Putin hugging Alexy II while visiting the site at Butovo where tens of thousands of people were shot in the 1930s.
Wednesday, October 31, 2007. Issue 3776. Page 1.
By Anna Smolchenko
President Vladimir Putin paid a rare tribute to victims of Soviet-era repression Tuesday, using the opportunity to call for political pluralism and say that differing opinions should be able to coexist peacefully.
Putin's visit to a firing range in Butovo, in the south of Moscow, where more than 20,000 people were killed during the peak years of Stalin's terror in 1937 and 1938, was the first time he has attended ceremonies on the official day of remembrance for the victims of political repression.
It was also a rare attempt by the Kremlin to address Stalin-era crimes.
"Political disputes, battles and a struggle between opinions are necessary, but this process should be creative rather than destructive," Putin said, adding that such conflicts "should not leave the cultural and educational context."
Putin's address came minutes after he and Russian Orthodox Church Patriarch Alexy II had laid flowers at the foot of a small wooden cross at the site of mass graves.
The field containing the graves was the property of the FSB -- the successor agency to the feared NKVD and KGB -- before being handed over to the Orthodox Church in the mid-1990s.
Putin, himself a former FSB head, has in the past acknowledged the repressions as one of the worst episodes of the Soviet era, while apparently trying to cushion the blow by saying worse incidents have occurred in other countries.
On Tuesday, however, he skipped mention of other countries, focusing instead on the "colossal scale" of Russia's tragedy.
In a brief address to reporters, Putin said such tragedies "occur when ostensibly attractive but empty ideas are placed above the fundamental human values of rights and freedom."
He eulogized the victims as "people with their own opinions" and "the cream of the nation."
While an accurate number of those killed or sent to the camps by Stalin's regime remains a subject for argument, the Memorial human rights group puts the figure at 12.5 million.
Putin, who famously described the collapse of the Soviet Union as a "catastrophe," chose not to dwell too long on history Tuesday.
"While remembering this tragedy, we should focus on what is best in the country and unite our efforts for the country's development," he said.
Earlier, Putin attended a ceremony conducted by Alexy and lit a candle at the nearby Church of Christ's Resurrection and New Martyrs and Confessors.
"Mindboggling, this is incredible" he said, surveying a collection of photos of victims, Interfax reported. "Why?"
The resting place of more than 20,760 people, the Butovo firing range is the second-largest Soviet-era execution ground in Russia, according to Memorial. The largest is near St. Petersburg. Local priests say people from all walks of life were shot and buried at the site in the 1930s.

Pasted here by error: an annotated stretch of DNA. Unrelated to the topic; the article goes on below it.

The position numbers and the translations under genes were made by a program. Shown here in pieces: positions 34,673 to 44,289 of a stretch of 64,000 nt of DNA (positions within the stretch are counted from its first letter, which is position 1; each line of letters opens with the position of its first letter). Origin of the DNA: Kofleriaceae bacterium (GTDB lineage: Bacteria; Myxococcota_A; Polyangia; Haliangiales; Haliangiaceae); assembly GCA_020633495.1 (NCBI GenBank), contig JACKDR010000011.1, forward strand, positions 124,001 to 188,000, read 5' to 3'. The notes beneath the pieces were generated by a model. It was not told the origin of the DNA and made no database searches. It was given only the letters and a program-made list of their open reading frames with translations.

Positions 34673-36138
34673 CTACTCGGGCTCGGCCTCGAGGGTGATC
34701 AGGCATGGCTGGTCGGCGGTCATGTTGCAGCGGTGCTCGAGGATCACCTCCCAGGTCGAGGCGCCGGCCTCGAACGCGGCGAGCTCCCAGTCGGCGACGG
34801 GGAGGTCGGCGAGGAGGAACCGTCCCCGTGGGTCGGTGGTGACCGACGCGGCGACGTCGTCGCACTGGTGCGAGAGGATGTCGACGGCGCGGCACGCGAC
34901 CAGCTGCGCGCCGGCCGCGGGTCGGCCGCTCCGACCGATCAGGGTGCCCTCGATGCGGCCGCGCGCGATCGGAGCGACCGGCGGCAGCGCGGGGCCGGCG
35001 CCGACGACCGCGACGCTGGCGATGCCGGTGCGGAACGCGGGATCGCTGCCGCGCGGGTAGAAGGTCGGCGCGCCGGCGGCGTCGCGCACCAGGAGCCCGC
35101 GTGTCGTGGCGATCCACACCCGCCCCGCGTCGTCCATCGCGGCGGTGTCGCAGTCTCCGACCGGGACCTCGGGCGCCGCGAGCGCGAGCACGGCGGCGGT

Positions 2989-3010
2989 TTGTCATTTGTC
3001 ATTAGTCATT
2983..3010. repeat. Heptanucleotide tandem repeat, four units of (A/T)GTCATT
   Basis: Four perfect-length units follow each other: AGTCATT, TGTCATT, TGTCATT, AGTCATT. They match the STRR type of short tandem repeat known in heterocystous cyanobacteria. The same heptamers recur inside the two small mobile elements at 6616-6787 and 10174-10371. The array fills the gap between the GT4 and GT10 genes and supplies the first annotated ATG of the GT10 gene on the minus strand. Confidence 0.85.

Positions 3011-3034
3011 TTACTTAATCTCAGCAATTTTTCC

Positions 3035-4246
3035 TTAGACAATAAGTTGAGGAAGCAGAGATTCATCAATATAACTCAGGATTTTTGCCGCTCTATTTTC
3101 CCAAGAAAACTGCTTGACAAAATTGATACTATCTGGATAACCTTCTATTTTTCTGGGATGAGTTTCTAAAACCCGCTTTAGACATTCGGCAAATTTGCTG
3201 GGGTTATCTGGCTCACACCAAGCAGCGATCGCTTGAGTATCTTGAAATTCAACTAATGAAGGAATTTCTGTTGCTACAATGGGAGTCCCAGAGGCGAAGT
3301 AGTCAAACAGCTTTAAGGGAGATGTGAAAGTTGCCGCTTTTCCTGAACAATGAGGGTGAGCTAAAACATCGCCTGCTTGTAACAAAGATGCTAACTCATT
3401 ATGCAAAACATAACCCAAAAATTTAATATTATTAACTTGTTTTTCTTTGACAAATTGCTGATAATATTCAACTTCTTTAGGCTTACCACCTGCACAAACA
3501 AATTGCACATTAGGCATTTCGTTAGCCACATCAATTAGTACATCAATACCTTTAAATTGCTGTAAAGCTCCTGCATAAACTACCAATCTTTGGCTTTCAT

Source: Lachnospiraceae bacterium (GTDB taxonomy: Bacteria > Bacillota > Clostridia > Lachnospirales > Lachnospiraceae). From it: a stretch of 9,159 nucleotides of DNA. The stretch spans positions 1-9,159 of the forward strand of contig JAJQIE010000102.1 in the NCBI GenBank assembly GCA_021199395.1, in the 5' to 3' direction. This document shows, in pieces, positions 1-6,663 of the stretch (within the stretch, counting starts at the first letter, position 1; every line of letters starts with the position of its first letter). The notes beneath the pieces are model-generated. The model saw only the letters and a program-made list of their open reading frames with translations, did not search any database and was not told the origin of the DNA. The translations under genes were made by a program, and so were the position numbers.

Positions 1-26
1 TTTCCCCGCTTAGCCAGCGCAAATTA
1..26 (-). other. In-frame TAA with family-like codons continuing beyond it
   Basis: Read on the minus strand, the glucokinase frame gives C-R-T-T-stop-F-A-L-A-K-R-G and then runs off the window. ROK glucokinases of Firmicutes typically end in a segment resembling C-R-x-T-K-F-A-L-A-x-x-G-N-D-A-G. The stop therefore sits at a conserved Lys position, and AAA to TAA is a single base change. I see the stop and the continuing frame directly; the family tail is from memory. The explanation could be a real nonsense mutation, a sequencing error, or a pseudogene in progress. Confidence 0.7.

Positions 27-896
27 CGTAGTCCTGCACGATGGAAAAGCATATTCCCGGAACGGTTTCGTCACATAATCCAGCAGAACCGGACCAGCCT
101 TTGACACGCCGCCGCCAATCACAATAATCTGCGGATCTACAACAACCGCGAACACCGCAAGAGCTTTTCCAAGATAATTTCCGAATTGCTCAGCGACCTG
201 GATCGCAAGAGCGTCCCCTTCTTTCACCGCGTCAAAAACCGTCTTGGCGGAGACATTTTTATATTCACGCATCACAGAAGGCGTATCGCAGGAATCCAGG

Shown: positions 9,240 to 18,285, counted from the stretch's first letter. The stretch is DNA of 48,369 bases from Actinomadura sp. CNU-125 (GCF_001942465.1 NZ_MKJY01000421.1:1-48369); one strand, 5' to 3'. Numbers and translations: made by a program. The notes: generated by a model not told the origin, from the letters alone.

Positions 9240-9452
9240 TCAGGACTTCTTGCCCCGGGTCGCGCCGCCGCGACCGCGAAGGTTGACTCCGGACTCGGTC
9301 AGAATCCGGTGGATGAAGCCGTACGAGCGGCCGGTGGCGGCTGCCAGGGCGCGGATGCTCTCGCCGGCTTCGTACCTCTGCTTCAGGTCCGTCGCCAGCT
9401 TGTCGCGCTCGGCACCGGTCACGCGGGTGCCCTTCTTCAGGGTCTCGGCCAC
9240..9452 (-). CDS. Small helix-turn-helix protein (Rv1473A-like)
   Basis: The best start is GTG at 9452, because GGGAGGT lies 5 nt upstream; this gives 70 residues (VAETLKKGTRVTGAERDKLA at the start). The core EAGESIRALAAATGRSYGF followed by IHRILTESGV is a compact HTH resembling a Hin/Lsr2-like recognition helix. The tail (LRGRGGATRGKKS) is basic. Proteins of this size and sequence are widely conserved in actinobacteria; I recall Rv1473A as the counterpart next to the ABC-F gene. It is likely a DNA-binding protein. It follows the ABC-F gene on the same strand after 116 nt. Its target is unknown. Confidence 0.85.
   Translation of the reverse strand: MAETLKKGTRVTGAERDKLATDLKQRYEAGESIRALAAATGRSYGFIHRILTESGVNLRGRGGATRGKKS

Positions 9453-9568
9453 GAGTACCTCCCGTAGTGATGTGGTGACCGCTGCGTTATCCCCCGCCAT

"There was a whole theatrical troupe from the Baltics executed here," said Deacon Dmitry, a priest at the church. He said people of 60 nationalities, including Japanese, Greeks and an Ethiopian, were buried there. The bodies were packed so tightly in 6-meter-deep trenches that as many as 60,000 might be buried there, he said.
Memorial services were held Tuesday across Russia, including outside the former KGB -- and now FSB -- headquarters on Lubyanskaya Ploshchad, where human rights organizations and others have traditionally gathered to mark the event.
Memorial's Yan Rachinsky said that even if Putin's motives were political and calculated for effect ahead of parliamentary elections in December, it was still positive that he had for the first time "not only celebrated the day of the Chekist, but also paid tribute to the victims of the Chekists." The term "Chekist" comes from the name of the first Soviet secret police.
Rachinsky, whose grandfather is buried at the site, said that although the state had acknowledged past atrocities, it has still shied away from responsibility and that many of the estimated 70,000 survivors of the camps struggle today to eke out a ragged existence.
Rostislav Kandaurov, the son of a priest buried at the site, said his family had not known what happened to his father for decades, and only learned of his fate in the early 1990s. His father, who stubbornly restored churches after the Soviets shut them down, was arrested in January 1937 and executed along with 500 other people on a day in February.
Kandaurov said FSB officials had helped him get lists identifying the victims.
He welcomed Putin's visit, saying that he wanted "as many people as possible to know about Butovo."
"The memory should be kept alive and people should know what happened," he said.